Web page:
Reportedly shouting “all Jews must die,” a gunman killed 11 people and wounded six others, including four police officers, as a tragic and gruesome crime scene unfolded Saturday at a Pittsburgh synagogue.

FBI special agent Bob Jones, who’s been with the FBI for 22 years, called the scene of the anti-Semitic attacks at the Tree of Life Synagogue “the most horrific crime scene I have seen.”

Robert Bowers, 46, was arrested at the shooting scene after he was wounded and was charged Saturday night with 29 criminal counts.

The attack illustrates the prevalence of anti-Semitism in our country.

Speaking to farmers in Indianapolis, President Trump called for unity following the shooting and labeled the attack "pure evil, hard to believe and frankly something that is unimaginable.” He denounced anti-Semitism unequivocally saying that “there must be no tolerance for anti-Semitism in America.”

At a campaign rally in Illinois, the president addressed the attack and said that "the evil anti-Semitic attack is an assault on all of us.”  He also said it has to be "confronted and condemned everywhere it rears it very ugly head.”

Violence in all forms needs to be confronted and condemned. The problem is that for far too long, anti-Semitism has neither been confronted nor condemned. Instead it’s been ignored.

If nothing else, hopefully this harrowing, monstrous act against an innocent Jewish community opens our eyes as a nation to the reality that anti-Semitism is alive and well in America. We can no longer plead ignorance to its existence.

The Southern Poverty Law Center (SPLC) promotes itself as an advocacy organization that monitors hate groups and extremists. Except the group is more concerned with hate directed at Muslims than at Jews.

When it came to monitoring the extremism and hate that perpetrated more than 1,700 acts of anti-Semitism at American colleges and universities from 2015 to 2017 – crickets from the SPLC.

Likewise, there were crickets from Democrats when Louis Farrakhan made his latest pronouncement of anti-Semitism just last week, comparing Jews to termites.

Facebook took down video of Farrakhan saying: “So when they talk about Farrakhan, call me a hater, call me anti-Semite. Stop it. I’m anti-Termite,” Twitter allowed the anti-Semitic comment to stand and continued giving it a platform.

Violence in all forms needs to be confronted and condemned. The problem is that for far too long, anti-Semitism has neither been confronted nor condemned. Instead it’s been ignored.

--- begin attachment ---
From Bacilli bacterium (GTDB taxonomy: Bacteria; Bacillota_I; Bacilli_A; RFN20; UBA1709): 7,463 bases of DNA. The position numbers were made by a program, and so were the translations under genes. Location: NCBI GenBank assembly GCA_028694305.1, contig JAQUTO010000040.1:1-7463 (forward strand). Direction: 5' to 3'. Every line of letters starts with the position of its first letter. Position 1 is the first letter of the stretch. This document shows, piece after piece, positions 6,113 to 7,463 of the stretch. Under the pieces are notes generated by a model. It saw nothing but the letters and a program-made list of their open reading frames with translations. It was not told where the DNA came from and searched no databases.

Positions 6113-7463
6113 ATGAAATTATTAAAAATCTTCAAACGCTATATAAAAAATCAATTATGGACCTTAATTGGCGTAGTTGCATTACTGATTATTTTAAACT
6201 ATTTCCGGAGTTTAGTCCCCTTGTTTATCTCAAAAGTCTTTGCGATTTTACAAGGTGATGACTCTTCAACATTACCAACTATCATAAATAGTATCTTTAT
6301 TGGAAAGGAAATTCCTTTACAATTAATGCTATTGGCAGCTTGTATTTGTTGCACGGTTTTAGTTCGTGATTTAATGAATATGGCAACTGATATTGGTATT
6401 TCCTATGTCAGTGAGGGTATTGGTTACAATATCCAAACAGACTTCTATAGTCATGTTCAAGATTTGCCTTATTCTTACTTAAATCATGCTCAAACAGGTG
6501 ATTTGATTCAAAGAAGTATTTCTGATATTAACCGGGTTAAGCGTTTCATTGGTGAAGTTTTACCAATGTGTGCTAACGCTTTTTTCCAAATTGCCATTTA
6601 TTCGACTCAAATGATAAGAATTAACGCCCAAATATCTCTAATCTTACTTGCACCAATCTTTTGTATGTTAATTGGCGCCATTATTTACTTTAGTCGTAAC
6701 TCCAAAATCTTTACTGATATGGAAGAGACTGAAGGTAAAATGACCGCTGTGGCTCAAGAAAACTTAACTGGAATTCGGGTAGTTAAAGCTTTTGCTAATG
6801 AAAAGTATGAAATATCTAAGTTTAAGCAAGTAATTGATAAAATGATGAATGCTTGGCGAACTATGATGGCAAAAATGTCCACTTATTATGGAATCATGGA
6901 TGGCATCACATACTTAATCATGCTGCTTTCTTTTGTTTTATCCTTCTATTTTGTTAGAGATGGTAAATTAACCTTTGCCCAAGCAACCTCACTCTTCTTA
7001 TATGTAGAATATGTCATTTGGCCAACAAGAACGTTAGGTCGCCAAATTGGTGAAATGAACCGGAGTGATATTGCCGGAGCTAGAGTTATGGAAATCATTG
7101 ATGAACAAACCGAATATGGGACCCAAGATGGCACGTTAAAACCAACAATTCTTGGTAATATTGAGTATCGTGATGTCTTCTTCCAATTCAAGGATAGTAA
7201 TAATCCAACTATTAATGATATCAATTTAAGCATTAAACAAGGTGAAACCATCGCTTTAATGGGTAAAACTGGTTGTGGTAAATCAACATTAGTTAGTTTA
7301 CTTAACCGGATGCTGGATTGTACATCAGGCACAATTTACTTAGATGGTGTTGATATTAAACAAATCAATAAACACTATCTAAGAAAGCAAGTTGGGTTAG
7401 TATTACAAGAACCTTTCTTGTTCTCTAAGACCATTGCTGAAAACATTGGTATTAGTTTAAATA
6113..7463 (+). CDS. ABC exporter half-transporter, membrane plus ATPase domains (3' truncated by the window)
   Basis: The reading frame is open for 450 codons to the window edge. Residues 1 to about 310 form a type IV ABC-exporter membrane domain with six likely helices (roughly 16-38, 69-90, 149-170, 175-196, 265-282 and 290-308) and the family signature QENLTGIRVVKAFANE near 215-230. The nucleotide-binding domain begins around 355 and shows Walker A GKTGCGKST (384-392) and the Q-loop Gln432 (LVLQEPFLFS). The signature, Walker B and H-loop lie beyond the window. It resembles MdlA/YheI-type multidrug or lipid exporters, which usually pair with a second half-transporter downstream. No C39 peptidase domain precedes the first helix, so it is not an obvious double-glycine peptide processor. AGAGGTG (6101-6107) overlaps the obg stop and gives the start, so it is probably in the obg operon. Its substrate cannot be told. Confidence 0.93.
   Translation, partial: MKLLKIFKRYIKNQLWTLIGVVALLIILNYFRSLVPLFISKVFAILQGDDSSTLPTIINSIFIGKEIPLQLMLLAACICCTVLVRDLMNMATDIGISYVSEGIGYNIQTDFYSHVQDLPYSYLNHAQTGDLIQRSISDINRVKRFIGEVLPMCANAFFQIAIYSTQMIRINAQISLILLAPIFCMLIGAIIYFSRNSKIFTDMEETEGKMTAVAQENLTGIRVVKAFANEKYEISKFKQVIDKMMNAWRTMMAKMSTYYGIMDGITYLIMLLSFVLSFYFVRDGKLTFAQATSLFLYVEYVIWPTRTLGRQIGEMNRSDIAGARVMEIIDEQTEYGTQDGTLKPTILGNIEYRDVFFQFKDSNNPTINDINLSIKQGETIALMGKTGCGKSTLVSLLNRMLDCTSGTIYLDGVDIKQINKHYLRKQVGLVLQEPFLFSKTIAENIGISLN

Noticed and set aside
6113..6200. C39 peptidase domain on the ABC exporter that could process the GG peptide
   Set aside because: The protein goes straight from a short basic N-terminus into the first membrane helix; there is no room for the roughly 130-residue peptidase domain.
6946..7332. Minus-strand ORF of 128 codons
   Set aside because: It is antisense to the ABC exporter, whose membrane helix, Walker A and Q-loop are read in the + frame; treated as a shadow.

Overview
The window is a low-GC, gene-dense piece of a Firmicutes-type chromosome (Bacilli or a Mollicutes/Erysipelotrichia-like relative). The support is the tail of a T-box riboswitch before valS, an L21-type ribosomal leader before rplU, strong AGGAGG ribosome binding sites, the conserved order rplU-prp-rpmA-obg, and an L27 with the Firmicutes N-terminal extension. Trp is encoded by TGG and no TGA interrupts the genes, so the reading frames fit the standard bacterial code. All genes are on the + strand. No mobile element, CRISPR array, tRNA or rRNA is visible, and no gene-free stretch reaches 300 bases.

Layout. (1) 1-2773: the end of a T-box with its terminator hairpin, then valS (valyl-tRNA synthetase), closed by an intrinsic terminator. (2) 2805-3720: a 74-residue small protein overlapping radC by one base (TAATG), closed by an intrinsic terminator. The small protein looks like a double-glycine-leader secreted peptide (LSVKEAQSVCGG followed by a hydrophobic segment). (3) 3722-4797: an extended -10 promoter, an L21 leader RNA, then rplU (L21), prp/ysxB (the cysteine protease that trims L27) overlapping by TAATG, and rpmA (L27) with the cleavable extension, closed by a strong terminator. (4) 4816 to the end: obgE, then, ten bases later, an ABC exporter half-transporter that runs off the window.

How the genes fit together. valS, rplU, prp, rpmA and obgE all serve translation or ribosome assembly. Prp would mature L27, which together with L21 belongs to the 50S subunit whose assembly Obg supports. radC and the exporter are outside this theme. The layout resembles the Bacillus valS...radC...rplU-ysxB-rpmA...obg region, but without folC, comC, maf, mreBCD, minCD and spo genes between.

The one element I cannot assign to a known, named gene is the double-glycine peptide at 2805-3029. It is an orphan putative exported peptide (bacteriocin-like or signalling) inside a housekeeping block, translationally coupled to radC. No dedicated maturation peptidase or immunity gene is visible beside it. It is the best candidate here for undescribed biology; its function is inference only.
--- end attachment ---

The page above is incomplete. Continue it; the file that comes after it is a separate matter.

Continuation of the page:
If that’s not bad enough no one in the Democratic Party, nor many of our leading media personalities, felt it necessary to condemn Farrakhan’s hate speech.

The Democrats haven’t historically been lining up to stand in solidarity with Israel either. In 2015 when then-House Speaker John Boehner, R-Ohio, invited Israeli Prime Minister Benjamin Netanyahu to speak before Congress, 56 Democrats staged a boycott of his speech.

Among those turning their backs on the leader of one our closest allies were then-future Democratic presidential contender Sen. Bernie Sanders, I-Vt.;  then-future
Democratic vice presidential nominee Sen. Tim Kaine, D-Va.; likely future presidential hopeful Elizabeth Warren, D-Mass.; Vice-Chairman of the Democratic National Committee Rep. Keith Ellison of Minnesota, and others.

It’s one thing to note someone’s controversial words and rhetoric, but boycotting Netanyahu’s address to Congress was an action. Actions, as we all know, speak louder than words; words resonate, but actions resonate even more deeply.

These are leaders of the Democratic Party, and they have a track record of not supporting Israel. America, we have a problem.

First lady Melania Trump tweeted: “My heart breaks over the news out of Pittsburgh. The violence needs to stop. May God bless, guide & unite the United States of America.”

Yes, we do need to unite – all races, religions and political persuasions. We all must come together and denounce all hate and violence, toward all groups of people. That includes Jews and that includes the Jewish state of Israel.

Hate has no place in our country. It’s time we all condemn all of it, without prejudice, unequivocally in all forms.